She’s an intelligent, funny girl. She has inherited my love for writing and reading. We share our faith, our prayers. She has more glimmers now of being herself. The girl I love. I’m ever proud of how she has progressed and how she knows her mind. I also understand her anxieties and insecurities, and give her opportunities to overcome them within a loving and secure family environment.

I love her so much and long to be close to her. She’s my only daughter, now. The other day, we went to the local park. She got lost following us and a stab of panic hit me. I held it together while we all went searching and she wasn’t far, and was simply a bit embarrassed, but I couldn’t help that clenched feeling inside. I cannot lose her too!

I know her outburst means I need to hold her even closer, not push her away.

I know it’s her age. She’s found something to test me, get a reaction.

I know she doesn’t understand how much her words hurt. Why would she?

I know she dislikes the attention. She doesn’t want to feel the pressure of being sad.

I know she’s been robbed of her childhood because of this.

I know she’s grieving too, That this is her way of coping with emotions even I cant truly understand.

Yet it hurts.

It may come out differently over the years and I’m already dreading the teenage years, there’s enough angst anyway without this terrible thing she has to live with too.

I’m upset with myself too. For getting upset – I should stop being so selfish. For not parenting her properly though this. It’s my fault she feels so resentful. I don’t know how I’ve done it but I know it can only be my fault. I have to rise above it and keep going.

And I will rise above it, again. That’s what mothers do. One day, in the distant future, maybe she’ll realise, maybe her sister’s death will surface, maybe it won’t. But for a brief, exhausted hour, I give in to the hurt.

This is the real challenge of parenting through grief. When a child dies, people treat you all as though you’re on the same mournful journey. But we all grieve differently. They ask me how she’s coping and I feel I should be saying she’s missing Abi terribly, just to appease them. But I know to my cost that sometimes sympathy is not what a child needs or wants, and as normal as that is, as a parent and adult, it can be unbearable to live with at times.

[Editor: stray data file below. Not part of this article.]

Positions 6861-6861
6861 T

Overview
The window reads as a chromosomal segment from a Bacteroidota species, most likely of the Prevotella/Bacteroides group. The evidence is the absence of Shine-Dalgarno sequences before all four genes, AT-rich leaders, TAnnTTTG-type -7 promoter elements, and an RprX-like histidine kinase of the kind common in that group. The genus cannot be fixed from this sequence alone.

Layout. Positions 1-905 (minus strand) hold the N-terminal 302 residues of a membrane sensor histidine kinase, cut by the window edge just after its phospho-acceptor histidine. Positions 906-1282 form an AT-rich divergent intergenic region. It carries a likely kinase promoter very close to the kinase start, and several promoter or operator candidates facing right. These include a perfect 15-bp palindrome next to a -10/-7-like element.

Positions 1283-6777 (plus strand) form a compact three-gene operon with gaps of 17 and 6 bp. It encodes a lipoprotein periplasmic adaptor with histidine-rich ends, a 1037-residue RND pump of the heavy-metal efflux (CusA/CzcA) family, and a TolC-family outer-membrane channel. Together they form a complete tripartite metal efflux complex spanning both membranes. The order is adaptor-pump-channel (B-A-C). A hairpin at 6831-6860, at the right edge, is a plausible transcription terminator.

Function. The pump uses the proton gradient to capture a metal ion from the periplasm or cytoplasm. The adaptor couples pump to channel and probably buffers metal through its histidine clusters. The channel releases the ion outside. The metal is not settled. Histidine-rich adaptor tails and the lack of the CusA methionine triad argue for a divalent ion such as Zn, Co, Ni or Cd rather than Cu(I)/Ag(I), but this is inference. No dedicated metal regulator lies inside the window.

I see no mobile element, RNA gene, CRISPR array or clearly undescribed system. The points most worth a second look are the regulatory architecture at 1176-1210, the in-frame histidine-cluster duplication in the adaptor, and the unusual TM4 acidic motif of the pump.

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11 thoughts on “Coping (or rather not!) with a tween’s grief

  1. Of course she’s grieving but her journey through the grief process will be different to yours. Her friends won’t understand, her teachers won’t make allowances, everything in her life away from you will demand that she just ‘gets on with it’ and so that is what she must do. She can’t allow herself to be dragged down into the abyss at home or she may not be able to survive in her world. She also probably feels that she needs to be strong for her siblings and for you.
    Yes, her childhood has been robbed of its innocence, life will never be the same for her, everything will be different but you can’t change that and you can’t really make it better. All you can do is let her cope with things in her own way even if you are worried that her way is wrong. Sometimes the easiest way to deal with emotions is by provoking an argument, particularly when you’re young and struggling to deal with so many conflicting thoughts.
    I couldn’t talk to my parents about my brother; they thought that was because it upset me too much but I think the real reason was that my memories of him were different to theirs and I neither wanted to lose nor share that special relationship that he and I had.
    Your daughter will survive but it will be a long, hard journey for her. As parents we can only do so much; she knows you love her and at the end of the day that is sometimes all we can do.